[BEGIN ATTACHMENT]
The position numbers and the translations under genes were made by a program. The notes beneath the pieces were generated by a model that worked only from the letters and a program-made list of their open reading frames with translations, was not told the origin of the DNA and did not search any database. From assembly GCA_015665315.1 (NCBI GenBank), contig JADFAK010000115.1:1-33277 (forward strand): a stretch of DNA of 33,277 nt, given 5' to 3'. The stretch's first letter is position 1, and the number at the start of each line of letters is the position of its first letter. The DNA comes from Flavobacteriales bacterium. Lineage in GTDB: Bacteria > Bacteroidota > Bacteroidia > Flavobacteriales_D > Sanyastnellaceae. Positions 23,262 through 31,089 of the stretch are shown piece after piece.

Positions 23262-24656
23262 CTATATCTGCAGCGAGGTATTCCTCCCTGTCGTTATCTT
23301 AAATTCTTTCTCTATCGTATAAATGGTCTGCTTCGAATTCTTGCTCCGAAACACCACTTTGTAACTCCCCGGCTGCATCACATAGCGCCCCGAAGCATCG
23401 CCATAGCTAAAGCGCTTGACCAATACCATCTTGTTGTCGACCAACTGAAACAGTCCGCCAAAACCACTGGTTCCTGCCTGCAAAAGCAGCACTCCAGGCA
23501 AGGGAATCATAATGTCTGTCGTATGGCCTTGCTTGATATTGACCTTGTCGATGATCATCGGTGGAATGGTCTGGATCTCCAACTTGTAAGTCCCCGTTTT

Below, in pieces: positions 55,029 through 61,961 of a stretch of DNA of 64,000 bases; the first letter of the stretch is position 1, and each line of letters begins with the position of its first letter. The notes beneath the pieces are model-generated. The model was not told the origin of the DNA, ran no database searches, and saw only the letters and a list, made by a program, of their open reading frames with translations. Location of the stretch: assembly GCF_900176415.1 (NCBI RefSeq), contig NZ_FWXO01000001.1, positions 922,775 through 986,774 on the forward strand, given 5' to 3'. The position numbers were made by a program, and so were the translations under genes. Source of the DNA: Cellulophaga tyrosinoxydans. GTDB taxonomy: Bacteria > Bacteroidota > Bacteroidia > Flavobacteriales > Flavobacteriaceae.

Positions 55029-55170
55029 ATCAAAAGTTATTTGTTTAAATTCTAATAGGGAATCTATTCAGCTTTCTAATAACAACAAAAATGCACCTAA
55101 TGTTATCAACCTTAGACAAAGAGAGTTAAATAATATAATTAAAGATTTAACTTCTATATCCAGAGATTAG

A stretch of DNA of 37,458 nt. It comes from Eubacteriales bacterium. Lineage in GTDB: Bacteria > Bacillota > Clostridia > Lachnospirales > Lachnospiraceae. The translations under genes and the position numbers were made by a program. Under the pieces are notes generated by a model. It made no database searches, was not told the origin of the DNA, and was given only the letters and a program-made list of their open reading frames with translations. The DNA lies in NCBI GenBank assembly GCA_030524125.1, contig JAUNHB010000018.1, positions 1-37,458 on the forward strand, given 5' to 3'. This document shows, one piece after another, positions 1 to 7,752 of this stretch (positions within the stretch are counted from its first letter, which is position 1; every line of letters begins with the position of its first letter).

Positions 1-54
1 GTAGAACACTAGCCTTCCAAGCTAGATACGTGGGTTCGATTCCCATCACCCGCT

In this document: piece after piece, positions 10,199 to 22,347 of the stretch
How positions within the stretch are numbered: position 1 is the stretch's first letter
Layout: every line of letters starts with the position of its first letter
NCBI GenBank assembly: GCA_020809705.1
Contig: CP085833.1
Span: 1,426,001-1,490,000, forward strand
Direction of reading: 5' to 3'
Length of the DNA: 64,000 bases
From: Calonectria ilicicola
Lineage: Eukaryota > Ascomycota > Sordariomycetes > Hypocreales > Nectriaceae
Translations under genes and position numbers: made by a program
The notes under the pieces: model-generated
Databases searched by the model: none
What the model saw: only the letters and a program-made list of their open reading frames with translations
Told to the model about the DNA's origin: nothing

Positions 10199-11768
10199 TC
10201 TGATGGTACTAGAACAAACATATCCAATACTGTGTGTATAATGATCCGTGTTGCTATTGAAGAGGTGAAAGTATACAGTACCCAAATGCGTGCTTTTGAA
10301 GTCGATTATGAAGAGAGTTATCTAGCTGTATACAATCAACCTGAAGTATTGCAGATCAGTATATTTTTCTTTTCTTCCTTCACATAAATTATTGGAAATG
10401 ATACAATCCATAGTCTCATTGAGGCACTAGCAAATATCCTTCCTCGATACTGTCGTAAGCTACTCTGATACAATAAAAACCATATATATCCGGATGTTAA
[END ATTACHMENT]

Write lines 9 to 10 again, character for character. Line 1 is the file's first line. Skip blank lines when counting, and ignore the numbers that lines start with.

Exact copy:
55029 ATCAAAAGTTATTTGTTTAAATTCTAATAGGGAATCTATTCAGCTTTCTAATAACAACAAAAATGCACCTAA
55101 TGTTATCAACCTTAGACAAAGAGAGTTAAATAATATAATTAAAGATTTAACTTCTATATCCAGAGATTAG